As my editor put it, “He’s rerunning Hilary’s campaign. He’s senile. He’s John Kerry.” This all may be true—although Biden’s lack of eloquence can also be attributed, at least in part, to his lifelong stutter—but it still doesn’t matter. Proof? Donald Trump is our President. The man talks like he’s stuck in a terminal game of MadLibs. He’s inarticulate, uninformed, possibly unintelligent, and yet, he’s in the White House. Being the smartest candidate, the most prepared candidate, or the most well-spoken candidate is no guarantee of victory.

4. Grassroots campaigns don't win votes.
Bernie Sanders may lose the nomination (and at this point, I would still not count him out) but regardless of the outcome of the race, he has created a grassroots campaign that far outrivals any of his opponents. He’s got bodies on the ground, with thousands of newly engaged organizers knocking on doors in their “Bernie or Bust” t-shirts. He’s got endless celebrity endorsements—from AOC to Michael Moore to Cynthia Nixon, from Killer Mike to Lizzo to Zoe Kravitz to Sarah Silverman, and basically every band on indie radio’s heavy rotation—and legions of young people doing their damn best to elect him, and yet, it still may not be enough.

5. Media endorsements don’t win votes.
Elizabeth Warren is an editorial board darling. She won (seemingly) valuable endorsements from the Des Moines Register, the New York Times, the Austin Chronicle, and the Boston Globe. And yet, even in states where those papers are located, she has yet to win a single primary or even come close. And media endorsements haven’t helped Joe Biden either. He won endorsements from the Las Vegas Sun, the Las Vegas Weekly, the San Diego Tribune, and Iowa’s Sioux City Journal—and then lost races in Nevada, California, and Iowa. Obviously, there are some cases in which the endorsed candidate does win the election, but if we go back to 2016, we can see just how little these things really matter. Hillary Clinton won endorsements from 243 daily newspapers, 148 weekly newspapers, and 15 magazines. Donald Trump won endorsements from a grand total of 26 print outlets, which was only slightly more than the 14 outlets who endorsed “Not Donald Trump.” And yet, he’s the one running for re-election.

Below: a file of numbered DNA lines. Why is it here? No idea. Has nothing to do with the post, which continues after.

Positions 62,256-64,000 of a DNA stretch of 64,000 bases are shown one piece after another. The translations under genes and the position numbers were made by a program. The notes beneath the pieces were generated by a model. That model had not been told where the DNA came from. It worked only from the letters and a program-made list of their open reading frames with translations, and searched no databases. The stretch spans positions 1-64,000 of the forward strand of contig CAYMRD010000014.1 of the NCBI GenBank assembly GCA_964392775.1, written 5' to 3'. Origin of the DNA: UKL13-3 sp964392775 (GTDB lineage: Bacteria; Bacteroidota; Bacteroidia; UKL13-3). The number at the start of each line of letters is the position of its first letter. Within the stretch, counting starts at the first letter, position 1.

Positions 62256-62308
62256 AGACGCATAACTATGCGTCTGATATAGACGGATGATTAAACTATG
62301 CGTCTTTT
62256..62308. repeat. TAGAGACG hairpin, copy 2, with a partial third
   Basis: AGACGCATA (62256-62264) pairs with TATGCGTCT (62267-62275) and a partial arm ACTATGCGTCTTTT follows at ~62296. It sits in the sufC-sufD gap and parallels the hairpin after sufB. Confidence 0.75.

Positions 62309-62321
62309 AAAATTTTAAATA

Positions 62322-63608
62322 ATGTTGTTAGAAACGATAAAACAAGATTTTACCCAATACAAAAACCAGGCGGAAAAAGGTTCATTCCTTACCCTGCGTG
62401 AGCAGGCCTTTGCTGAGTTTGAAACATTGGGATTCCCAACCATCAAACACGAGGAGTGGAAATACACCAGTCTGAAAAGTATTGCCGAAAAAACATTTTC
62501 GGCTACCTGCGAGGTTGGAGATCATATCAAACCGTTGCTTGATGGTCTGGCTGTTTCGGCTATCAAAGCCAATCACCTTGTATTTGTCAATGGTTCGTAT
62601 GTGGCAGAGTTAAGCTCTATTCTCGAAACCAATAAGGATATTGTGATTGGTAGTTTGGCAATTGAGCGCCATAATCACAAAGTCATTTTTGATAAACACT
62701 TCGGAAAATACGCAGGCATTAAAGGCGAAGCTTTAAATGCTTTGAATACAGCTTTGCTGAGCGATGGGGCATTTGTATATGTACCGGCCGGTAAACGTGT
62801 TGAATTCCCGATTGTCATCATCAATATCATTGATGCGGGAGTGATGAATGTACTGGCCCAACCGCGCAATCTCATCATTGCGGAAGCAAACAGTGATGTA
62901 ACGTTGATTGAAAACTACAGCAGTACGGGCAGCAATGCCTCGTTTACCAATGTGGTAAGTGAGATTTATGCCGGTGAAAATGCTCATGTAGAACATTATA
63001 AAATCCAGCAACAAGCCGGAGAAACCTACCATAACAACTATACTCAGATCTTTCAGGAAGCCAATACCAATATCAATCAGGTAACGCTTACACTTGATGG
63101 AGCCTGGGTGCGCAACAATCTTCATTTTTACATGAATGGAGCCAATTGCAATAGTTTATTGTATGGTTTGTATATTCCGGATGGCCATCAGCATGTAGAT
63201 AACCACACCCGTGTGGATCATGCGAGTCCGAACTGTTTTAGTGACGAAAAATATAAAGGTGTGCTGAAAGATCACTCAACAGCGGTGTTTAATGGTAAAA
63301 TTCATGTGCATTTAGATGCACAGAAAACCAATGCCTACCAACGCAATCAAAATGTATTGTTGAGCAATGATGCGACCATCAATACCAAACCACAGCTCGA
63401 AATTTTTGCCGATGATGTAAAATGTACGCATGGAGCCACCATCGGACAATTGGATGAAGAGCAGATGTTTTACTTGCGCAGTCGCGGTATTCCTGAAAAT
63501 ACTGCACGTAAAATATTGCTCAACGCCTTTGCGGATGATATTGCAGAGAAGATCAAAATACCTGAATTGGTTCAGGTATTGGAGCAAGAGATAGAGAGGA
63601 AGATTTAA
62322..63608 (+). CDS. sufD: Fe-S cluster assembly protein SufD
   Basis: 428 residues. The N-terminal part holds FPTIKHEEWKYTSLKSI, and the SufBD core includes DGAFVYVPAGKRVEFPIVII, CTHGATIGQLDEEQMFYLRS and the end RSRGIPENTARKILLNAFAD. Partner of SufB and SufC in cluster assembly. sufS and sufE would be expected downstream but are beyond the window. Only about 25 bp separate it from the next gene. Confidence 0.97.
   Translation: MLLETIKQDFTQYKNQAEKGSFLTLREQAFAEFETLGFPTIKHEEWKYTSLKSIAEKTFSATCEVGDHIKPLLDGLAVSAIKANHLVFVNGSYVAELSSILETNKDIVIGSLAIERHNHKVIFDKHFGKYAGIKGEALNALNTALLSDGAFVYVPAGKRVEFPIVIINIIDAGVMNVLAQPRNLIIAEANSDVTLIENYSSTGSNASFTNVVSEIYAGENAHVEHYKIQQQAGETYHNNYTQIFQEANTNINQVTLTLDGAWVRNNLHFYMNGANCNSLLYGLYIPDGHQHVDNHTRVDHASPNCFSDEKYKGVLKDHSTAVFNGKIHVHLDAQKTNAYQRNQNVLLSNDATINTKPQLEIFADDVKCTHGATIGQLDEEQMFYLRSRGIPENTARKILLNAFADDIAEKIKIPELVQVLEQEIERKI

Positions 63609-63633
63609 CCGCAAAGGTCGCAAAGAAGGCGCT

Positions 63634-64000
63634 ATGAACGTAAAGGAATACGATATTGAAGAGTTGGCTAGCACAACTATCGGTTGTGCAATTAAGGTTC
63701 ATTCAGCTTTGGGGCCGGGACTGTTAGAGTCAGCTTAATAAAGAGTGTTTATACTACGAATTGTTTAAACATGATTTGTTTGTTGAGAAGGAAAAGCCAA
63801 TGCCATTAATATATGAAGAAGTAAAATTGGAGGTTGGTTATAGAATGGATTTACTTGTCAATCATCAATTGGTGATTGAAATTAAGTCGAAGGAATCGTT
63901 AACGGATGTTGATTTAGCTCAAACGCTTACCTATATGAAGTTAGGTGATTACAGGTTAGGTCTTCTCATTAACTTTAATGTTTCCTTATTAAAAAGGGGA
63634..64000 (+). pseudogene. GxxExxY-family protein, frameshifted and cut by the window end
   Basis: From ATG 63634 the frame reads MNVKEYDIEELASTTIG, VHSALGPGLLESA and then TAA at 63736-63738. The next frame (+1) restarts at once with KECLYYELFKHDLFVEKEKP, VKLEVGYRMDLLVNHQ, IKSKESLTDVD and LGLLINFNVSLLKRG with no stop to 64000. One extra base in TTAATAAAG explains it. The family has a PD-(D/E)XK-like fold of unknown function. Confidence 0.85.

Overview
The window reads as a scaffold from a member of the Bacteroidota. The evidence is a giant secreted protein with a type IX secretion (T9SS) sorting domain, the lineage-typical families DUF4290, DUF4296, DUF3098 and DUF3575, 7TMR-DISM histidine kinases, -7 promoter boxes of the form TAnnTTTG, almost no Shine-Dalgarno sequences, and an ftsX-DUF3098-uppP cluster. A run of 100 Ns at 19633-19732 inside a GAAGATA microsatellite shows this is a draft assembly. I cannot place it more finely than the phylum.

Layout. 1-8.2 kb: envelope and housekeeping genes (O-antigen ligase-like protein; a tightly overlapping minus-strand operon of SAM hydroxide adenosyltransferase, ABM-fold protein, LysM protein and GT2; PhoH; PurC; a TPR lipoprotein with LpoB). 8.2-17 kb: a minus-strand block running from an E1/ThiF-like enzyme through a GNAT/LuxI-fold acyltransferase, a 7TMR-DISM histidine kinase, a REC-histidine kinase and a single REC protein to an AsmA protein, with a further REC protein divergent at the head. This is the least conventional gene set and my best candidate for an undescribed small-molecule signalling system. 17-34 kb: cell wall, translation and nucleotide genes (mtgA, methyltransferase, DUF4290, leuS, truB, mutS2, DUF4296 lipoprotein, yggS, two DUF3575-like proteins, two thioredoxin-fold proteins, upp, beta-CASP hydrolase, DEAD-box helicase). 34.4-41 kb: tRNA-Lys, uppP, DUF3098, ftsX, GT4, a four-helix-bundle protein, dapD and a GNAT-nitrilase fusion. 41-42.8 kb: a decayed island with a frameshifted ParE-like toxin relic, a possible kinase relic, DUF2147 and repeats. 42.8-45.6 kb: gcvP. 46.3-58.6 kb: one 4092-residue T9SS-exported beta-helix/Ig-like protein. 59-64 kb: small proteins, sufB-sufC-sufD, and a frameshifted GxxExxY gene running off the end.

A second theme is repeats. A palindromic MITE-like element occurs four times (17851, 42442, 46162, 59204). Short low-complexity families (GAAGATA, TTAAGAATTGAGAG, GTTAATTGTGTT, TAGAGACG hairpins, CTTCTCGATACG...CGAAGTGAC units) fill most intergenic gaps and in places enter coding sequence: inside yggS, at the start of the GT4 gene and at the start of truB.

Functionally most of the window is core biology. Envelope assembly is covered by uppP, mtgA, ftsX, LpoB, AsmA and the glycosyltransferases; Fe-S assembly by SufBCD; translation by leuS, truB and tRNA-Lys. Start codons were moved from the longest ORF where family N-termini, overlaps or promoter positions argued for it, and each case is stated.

Now, my own time at The Stranger, a paper with a remarkably successful history of endorsing winning candidates, tells me that endorsements can make a difference, but that’s mostly true in down-ballot local races, elections which people pay even less attention to than they do to national races. So while the New York Times (or the Boston Globe or The Stranger) may fight and stress and perseverate over our presidential endorsements as though we alone can swing an election, the evidence just doesn’t bear that out, at least if the most recent elections are any indication.

So what does win votes?

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That, I don’t know, but here’s my guess: fame and fear. Most voters are low-information voters. They don’t know how to pronounce Amy Klobuchar’s name and the only thing they know about Pete Buttigieg (whose name no one can pronounce) is that he’s going to hell gay. They couldn’t tell you the difference between Elizabeth Warren’s healthcare plan and Bernie Sanders’s healthcare plan if the candidates came to their house with PowerPoints and explained them. So who does the low-information voter vote for? The one whose name they recognize most, which, among Democrats, is probably the one who already served as vice president.

And for the high-information Democratic voter—the ones who watch debates and listen to interviews and read articles, blog posts, and tweets—I suspect many a vote for Biden wasn’t out of a genuine sense of passion for the former VP but out of a nagging fear that no one else can beat Trump.

This is anecdotal, but I spoke to a number of Biden voters this week (all of whom who will remain nameless to protect their reputations) and one voter in Washington told me this: “I’ve never been embarrassed of my vote before but I’m afraid that America isn’t ready to elect a socialist, so I’m voting for Joe Biden. He’s the only one who can beat Donald Trump.” This was the common refrain: The people I spoke to didn’t vote for Biden because they particularly like Joe Biden (in fact, he was no one’s first choice) but because they will do whatever possible to get Trump out of office and they’ve calculated that Biden is their best bet. Whether he is or not, of course, remains to be seen.